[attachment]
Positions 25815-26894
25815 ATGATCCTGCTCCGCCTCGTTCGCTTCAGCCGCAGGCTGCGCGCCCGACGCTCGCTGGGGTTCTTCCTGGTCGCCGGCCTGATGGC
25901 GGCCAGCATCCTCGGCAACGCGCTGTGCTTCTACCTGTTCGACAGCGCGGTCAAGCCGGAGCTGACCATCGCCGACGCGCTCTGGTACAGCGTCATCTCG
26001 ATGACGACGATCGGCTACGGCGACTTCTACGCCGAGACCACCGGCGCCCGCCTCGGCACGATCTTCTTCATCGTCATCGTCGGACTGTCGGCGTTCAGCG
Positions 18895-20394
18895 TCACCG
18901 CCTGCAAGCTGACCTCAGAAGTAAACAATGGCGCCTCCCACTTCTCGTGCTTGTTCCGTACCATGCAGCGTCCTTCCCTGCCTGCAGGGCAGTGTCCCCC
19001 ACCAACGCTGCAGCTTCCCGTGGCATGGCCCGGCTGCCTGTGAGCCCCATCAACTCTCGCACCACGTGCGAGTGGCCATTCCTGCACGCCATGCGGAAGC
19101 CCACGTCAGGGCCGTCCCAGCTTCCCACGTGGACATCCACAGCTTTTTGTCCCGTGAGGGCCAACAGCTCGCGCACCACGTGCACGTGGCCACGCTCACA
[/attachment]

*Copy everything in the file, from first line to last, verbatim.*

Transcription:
Positions 25815-26894
25815 ATGATCCTGCTCCGCCTCGTTCGCTTCAGCCGCAGGCTGCGCGCCCGACGCTCGCTGGGGTTCTTCCTGGTCGCCGGCCTGATGGC
25901 GGCCAGCATCCTCGGCAACGCGCTGTGCTTCTACCTGTTCGACAGCGCGGTCAAGCCGGAGCTGACCATCGCCGACGCGCTCTGGTACAGCGTCATCTCG
26001 ATGACGACGATCGGCTACGGCGACTTCTACGCCGAGACCACCGGCGCCCGCCTCGGCACGATCTTCTTCATCGTCATCGTCGGACTGTCGGCGTTCAGCG
Positions 18895-20394
18895 TCACCG
18901 CCTGCAAGCTGACCTCAGAAGTAAACAATGGCGCCTCCCACTTCTCGTGCTTGTTCCGTACCATGCAGCGTCCTTCCCTGCCTGCAGGGCAGTGTCCCCC
19001 ACCAACGCTGCAGCTTCCCGTGGCATGGCCCGGCTGCCTGTGAGCCCCATCAACTCTCGCACCACGTGCGAGTGGCCATTCCTGCACGCCATGCGGAAGC
19101 CCACGTCAGGGCCGTCCCAGCTTCCCACGTGGACATCCACAGCTTTTTGTCCCGTGAGGGCCAACAGCTCGCGCACCACGTGCACGTGGCCACGCTCACA